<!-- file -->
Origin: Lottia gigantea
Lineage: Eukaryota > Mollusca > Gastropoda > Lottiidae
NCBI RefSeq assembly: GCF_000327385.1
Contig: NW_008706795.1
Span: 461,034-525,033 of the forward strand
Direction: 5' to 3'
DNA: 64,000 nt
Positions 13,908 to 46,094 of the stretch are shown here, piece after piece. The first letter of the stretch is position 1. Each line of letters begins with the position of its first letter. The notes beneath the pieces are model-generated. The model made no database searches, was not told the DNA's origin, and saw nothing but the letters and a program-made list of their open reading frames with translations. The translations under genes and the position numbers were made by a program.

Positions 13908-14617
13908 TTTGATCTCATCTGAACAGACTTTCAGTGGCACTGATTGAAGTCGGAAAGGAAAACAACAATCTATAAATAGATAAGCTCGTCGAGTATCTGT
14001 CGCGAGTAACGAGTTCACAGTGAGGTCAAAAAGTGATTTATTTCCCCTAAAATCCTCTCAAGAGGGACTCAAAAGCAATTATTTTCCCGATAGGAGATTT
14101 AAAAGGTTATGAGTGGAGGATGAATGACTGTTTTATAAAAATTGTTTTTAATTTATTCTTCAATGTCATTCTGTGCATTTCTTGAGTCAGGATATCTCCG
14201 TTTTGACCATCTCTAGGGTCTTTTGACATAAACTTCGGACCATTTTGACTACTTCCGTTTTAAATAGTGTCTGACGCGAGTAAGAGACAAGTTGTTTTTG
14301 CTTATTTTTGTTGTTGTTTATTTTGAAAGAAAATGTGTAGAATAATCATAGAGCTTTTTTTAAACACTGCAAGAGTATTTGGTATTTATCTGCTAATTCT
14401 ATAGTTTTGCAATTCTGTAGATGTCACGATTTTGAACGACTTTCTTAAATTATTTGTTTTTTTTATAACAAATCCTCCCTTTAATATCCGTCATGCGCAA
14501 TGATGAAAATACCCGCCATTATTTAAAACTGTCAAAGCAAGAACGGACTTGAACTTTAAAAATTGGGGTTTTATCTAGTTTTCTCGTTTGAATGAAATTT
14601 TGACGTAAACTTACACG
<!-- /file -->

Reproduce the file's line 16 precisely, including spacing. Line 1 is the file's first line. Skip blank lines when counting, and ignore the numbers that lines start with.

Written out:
14501 TGATGAAAATACCCGCCATTATTTAAAACTGTCAAAGCAAGAACGGACTTGAACTTTAAAAATTGGGGTTTTATCTAGTTTTCTCGTTTGAATGAAATTT